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A Biblical and Theological Basis for Collaborative Ministry and Leadership

The Revd Andrew Dawswell is Vicar of St Johns, Knypersley

Andrew Dawswell notes that collaborative ministry is much discussed in the Church of England. It is usually seen as self evidently right, or as a pragmatic response to diminishing resources. In this article he considers the nature of ministry and leadership, collective and individual, as discussed in Old and New Testament scholarship, and in current theology influencing the development of ministry leadership teams.

Love your enemies

The Religious Enemy : The response of the Church to religious pressure in Acts

I Howard Marshall is Emeritus Professor of New Testament Exegesis and Honorary Research Professor, University of Aberdeen, and Chair of the Tyndale Fellowship for Biblical and Theological Research.

I Howard Marshall contributes the second article in the series entitled Love your enemies. Here he considers the various forms of religious opposition encountered by the Church as recounted in Acts. Opposition accompanies the spread of the gospel because of the Christian identification of Jesus as the Messiah. Luke's account of the Acts of the Apostles recognises that the Christian movement poses a threat to basic values of Jewish communities concerning the law of Moses and the Temple . Love for those opposed to this Christian movement is shown primarily though the preaching of the gospel, the word of grace. Non-believers are not seen as enemies, instead they are sinners and people in need of salvation.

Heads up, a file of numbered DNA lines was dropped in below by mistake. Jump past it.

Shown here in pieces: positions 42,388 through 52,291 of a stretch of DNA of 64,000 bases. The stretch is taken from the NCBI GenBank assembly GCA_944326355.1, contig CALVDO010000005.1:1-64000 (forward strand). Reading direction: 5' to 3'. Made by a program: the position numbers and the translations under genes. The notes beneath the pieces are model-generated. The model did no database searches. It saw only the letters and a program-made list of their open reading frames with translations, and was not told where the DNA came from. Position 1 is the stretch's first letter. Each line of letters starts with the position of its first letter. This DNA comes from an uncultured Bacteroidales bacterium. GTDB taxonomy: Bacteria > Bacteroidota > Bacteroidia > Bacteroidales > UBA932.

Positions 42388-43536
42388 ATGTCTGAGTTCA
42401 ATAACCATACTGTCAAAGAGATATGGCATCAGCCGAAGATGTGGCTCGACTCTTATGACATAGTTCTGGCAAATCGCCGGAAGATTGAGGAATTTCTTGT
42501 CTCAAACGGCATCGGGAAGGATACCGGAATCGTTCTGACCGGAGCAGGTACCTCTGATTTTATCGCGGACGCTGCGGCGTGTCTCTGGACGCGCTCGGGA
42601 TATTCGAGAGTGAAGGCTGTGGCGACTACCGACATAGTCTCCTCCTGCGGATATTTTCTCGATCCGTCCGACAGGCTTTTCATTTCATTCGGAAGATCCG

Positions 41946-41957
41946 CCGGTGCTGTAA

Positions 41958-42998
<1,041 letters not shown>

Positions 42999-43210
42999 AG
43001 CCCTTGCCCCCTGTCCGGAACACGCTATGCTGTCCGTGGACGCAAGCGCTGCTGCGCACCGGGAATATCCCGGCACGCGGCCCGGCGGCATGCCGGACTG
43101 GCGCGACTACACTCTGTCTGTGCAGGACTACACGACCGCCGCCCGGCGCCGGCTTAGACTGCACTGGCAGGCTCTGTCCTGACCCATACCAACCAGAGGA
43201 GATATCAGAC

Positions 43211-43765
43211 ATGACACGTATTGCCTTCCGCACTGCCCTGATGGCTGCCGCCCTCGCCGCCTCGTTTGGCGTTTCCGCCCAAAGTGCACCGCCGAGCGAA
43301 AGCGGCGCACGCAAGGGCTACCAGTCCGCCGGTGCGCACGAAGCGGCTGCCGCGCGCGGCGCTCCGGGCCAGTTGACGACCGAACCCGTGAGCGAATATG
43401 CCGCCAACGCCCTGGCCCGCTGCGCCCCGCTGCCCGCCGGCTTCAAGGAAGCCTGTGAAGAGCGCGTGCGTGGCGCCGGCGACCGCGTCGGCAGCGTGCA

Alien Voices: Listening to Faith's Passionate Agnostics

The Revd Dr John Williams is Co-ordinator for Local Ministry in the Diocese of Wakefield

John Williams argues that the churches need a mission strategy that is about more than reasserting historic orthodoxy as clearly and confidently as possible. There is a need for genuine dialogue, a readiness to listen to and learn from the voices of those who are passionately committed to spiritual exploration and theological questioning, but cannot be part of the church.

Spirituality of Time: Reflections on a Hospice Placement

The Revd Andrew Lord is Curate of West Haddon, Long Buckby, Watford and Winwick

Andrew Lord writes this theological reflection out of his experiences in a local hospice as part of ordination training. The particular limitations on time in a hospice, for those coming to the end of life and for those who are carers, result in an openness to the present. Creation and life are seen in small things. He critiques different approaches to time in the thinking of Augustine and Barth, and offers a variety of models of prayer related to different theological understandings of God and time.

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